The river here is the end point of what are known as the ‘Bumps'. This is a rowing competition dating back to the 1820s, and is held twice a year: in February and May. Seventeen or eighteen crews line up along the river with a boat and a half gap between them. A boom of a cannon signals the start, and they try to bump the stern of the boat in front before they are in turn bumped from behind. It is a massively popular spectator sport and the river banks are always teeming with people. I have, however, always found it rather hard to understand what is going on when watching!
A pleasant stroll followed in glorious sunshine, albeit with a slightly chilly breeze. The river looked spectacular, and was only let-down by a drain filled with litter and old Shopping trolleys. Further on, near the bridge that carries the A14 over the river, was the hut used by boat crews; this had been burnt out. ‘Newham' had been painted on the A14 bridge; this regularly-changing graffiti is somewhat of a tradition by the boat crews competing in the bumps.
Shortly after this came Baits Bite Lock, a large lock that lies between the villages of Milton and Horningsea. The first fishermen of the day sat on the banks, and I strode on feeling good. This was my old home turf, a route that I used to regularly walk into work along. It felt like an old friend, all the better for being enjoyed in sunny weather. All too soon the river approached Waterbeach, and here the path left the riverbank for a short period to head towards the railway station. I nipped into the car park to get a bottle of water from my car, before pressing on. The path headed back to the river bank, and then up towards Bottisham Lock.
This is the last lock on the Cam and Ouse until Denver Sluice, many miles to the north. It has always felt slightly strange to be so far from the sea, yet for the surrounding land to be at, or below, sea level. My old flat is only a few hundred yards away to the west, but instead I strode on along the floodbank, a walk that I have done dozens of times before. So far today's walk had been through well-populated areas, but for the next twelve miles it would be relatively rural. My knee was feeling fine so I pressed on, following the flood banking before dropping down onto the river bank for a couple of miles. I passed opposite the pub at Upwell on the eastern bank, which goes by the rather excellent name ‘Five miles from anywhere no hurry'. The name is a slight exaggeration, but it is easy to imagine how remote it would have been just one hundred years ago.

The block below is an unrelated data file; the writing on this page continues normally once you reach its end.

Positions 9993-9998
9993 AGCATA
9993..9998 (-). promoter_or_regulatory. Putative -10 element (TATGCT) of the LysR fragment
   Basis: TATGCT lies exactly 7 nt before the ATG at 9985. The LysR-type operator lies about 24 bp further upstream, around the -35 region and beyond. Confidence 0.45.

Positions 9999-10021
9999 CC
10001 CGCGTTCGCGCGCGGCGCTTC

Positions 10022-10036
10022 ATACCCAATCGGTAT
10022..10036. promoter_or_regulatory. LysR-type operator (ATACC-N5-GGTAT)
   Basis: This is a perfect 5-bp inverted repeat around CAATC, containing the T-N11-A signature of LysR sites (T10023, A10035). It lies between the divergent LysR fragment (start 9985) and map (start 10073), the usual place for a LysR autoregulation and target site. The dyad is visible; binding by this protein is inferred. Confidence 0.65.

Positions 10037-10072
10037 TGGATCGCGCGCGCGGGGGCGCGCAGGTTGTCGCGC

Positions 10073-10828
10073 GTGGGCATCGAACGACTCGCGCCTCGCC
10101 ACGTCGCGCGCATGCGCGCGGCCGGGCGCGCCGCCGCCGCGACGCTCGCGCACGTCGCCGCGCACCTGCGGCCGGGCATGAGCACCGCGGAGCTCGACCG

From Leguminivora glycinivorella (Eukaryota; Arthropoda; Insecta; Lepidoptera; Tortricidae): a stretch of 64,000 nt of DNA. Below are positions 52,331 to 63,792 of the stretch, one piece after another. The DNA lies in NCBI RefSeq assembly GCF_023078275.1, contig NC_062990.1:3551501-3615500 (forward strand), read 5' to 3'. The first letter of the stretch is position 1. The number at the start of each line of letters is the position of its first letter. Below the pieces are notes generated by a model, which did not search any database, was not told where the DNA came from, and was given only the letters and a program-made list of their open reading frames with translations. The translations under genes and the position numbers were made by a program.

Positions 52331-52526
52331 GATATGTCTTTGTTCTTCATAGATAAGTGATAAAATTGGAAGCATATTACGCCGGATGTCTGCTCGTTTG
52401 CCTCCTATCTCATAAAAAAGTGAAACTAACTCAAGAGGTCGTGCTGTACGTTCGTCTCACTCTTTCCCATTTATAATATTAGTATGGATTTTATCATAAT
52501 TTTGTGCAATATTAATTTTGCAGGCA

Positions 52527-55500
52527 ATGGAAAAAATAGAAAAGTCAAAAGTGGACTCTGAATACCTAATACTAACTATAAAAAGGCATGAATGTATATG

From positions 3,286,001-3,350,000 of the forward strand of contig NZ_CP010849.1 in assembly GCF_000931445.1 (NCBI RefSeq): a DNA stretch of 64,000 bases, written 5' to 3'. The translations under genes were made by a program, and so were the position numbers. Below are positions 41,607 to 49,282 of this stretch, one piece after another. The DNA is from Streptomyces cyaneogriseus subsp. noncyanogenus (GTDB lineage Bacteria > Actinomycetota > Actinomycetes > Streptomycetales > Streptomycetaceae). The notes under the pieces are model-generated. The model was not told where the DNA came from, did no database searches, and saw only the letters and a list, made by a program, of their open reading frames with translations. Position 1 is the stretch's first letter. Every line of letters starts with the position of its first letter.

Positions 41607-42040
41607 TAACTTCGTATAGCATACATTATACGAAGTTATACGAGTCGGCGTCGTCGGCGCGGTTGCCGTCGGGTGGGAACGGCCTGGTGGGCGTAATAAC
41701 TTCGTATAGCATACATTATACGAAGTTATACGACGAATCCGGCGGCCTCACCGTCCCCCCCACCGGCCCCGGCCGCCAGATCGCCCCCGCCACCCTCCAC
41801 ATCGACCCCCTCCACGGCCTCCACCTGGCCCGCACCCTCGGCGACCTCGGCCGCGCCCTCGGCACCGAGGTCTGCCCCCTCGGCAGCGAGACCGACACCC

The skies were starting to cloud over as I approached Dimmock's Cote bridge, a concrete structure that carries the A1123 road over the river. Its arch can seem surprisingly elegant despite being made from concrete, and it seemed to shine when struck by the sun. eventually I reached Holt Fen, where the Cam drains into the Great Ouse. This marks the end of the Cam, and as usual I felt slightly sad to leave that famous river behind. The graceful green arch of the Holt Fen footbridge took me over the Great Ouse; this first opened in 1998, before which a diversion to a tricky crossing by the railway bridge was required. Sadly the footbridge was starting to look a little tired and in need of some TLC, with flaking paint and greasy boards.
From here the Great Ouse flows more or less straight north to Ely; as I walked two strange watercraft came by, the first being a blocky blue hull carryingf branches, and the other an orange machine with nasty-looking claws - obviously river clearance craft. Next came Braham Dock, a drain into the river. In the past this involved walking inland to cross a narrow causeway beside the railway embankment. To my surprise I found a rather substantial bridge had been built over the drain. As the Fen Rivers Way signs still pointed along the old route, I walked this before returning to the bridge. I could not resist the opportunity to cross the bridge, and as usual I wondered who lives in the narrow boat this seems to be permanently moored in the drain. I started to see aircraft climbing up from the east, possibly from Mildenhall or Lakenheath. A fihter flew overhead first, followed by a tanker and, most impressively, an AWACS plane with its distinctive radar dome on top.